— by JUSTIN D. HILLIARD —
On March 12, at 10 in the evening, I got an e-mail back from Jon Reiss (author of “Think Outside the Box Office” and director of “Bomb It”) saying that he could, in fact, work us into his busy schedule. I immediately got my shift covered and after a very late night working on Saturday, the “3 Thumbs Up” crew drove down to Austin to meet Jon at SXSW on March 14. Regarding our film, Jon was on my list of the top three filmmakers/experts that I felt we had to have their input as part of our documentary.
Jon Reiss is an award-winning filmmaker, teacher and a leading expert on film distribution and marketing for the digital era. Simply put, when it comes to the future state of film and media distribution alternatives, this man gets it. And thankfully, he’s willing to impart some of that knowledge with other filmmakers, although he’d be quick to note that the title “filmmaker” limits the potential audience outlets of distribution and disregards the creative range that artists now have in utilizing other transmedia options. I know, a lot to wrap your head around … you wanted to make a film, have it picked up and not have to bust your ass to get it in front of as many people as you possibly could … you thought that finishing the film was the tough part. Think again. Finding your audience is crucial, and it begins in the conception phase of the project.
With “The Other Side of Paradise,” we had an initial small, loyal fan-base, but nothing too crazy though. As we went out, traveling with the film on the festival circuit (attending as many fests as we could), we slowly realized that we could have done substantially more work, very early on in pre-production, to help our audience start to grow.With the documentary “3 Thumbs Up,” Arianne, Ryan and I set out to exhaust almost every attempt we could think of to further engage our audience. This ranged from live events (featuring music and more), gallery openings, CD release parties, and the list goes on. At that point, it was the end of 2009, and we hadn’t even cracked the surface of the millions of different ways to connect with an audience and make them aware of the project.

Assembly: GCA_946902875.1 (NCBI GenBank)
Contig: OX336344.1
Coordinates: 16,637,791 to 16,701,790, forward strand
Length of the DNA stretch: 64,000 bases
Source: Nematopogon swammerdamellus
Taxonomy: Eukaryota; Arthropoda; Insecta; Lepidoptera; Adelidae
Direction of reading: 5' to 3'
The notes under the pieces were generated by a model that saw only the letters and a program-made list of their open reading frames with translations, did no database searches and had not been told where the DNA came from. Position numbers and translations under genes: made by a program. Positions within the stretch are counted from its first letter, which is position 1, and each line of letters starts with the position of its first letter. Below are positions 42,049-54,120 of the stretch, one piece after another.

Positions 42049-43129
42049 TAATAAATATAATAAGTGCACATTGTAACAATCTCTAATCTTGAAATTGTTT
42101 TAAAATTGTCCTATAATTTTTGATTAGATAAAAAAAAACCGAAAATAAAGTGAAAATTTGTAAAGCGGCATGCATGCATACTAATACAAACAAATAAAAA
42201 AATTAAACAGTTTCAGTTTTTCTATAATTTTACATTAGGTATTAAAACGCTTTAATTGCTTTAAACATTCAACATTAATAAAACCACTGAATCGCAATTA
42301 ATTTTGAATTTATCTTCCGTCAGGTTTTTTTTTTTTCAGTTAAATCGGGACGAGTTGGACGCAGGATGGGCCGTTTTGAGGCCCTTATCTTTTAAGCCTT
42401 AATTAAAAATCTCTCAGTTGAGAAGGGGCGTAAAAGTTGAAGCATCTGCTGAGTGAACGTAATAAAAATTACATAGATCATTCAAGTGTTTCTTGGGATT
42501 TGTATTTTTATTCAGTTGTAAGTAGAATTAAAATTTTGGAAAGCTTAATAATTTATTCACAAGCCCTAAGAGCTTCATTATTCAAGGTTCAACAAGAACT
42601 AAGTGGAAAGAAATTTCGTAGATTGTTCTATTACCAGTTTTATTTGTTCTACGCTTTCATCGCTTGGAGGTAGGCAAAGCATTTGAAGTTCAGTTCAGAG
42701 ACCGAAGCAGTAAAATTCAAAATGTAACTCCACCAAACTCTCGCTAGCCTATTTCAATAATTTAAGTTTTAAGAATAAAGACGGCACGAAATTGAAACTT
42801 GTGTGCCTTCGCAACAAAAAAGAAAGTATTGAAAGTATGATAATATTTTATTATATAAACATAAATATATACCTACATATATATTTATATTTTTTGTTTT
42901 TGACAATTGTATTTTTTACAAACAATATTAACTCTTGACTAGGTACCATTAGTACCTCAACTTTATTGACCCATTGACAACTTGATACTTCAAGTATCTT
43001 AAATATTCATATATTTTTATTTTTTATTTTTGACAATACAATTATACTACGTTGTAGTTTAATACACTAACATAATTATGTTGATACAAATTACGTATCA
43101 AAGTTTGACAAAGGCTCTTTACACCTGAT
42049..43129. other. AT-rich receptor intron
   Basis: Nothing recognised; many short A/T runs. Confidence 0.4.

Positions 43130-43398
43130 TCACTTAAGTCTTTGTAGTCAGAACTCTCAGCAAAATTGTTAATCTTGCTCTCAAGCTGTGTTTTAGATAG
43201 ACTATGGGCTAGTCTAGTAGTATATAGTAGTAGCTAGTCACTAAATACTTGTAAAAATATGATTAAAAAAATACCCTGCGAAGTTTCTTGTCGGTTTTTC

As we continue shooting the doc, now we are shifting from the conception phase to pre-production with “Swallow.” There is a continual urge to push our creativity and find other ways to build early awareness for the film. The early promo art and this weekly column for It’s Just Movies are early crucial keys to expanding the market of the film. Again, we haven’t even cracked the surface.
What else can we do? What are some ideas (comments are VERY welcome — in fact, one random comment on this article by March 19 at midnight EST, no duplicates/no jokes, will get a free physical copy of the STANTON “The Other Side of Paradise” soundtrack!)? We have an indie sci-fi in the works … what special interest groups fit in that potential fan demographic? Should we put on a live concert or make it even bigger? Should we take the crowdfunding via IndieGoGo and Kickstarter and really push that to the max, seeking out a donor with a large challenge donation (like Ken’s) and turn it into a city event? Are there any charities or organizations that would have a specific interest in our project? What other video promos or promotions could we be doing? These are just a sample of all that “continual urge” to keep thinking of new ideas, ways to get our low-budget film in front of as many people as possible. We have to build our audience, and we have to do it now.
I’m going to let Jon do his own speaking – check out this promo clip for “3 Thumbs Up” – a partial interview with Jon Reiss we shot early March 14. Visit www.jonreiss.com for more information about his work (and pick up the book – it’s amazing!).
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“Making SWALLOW” — a weekly column exclusive to It’s Just Movies — is following the film from pre-production through distribution.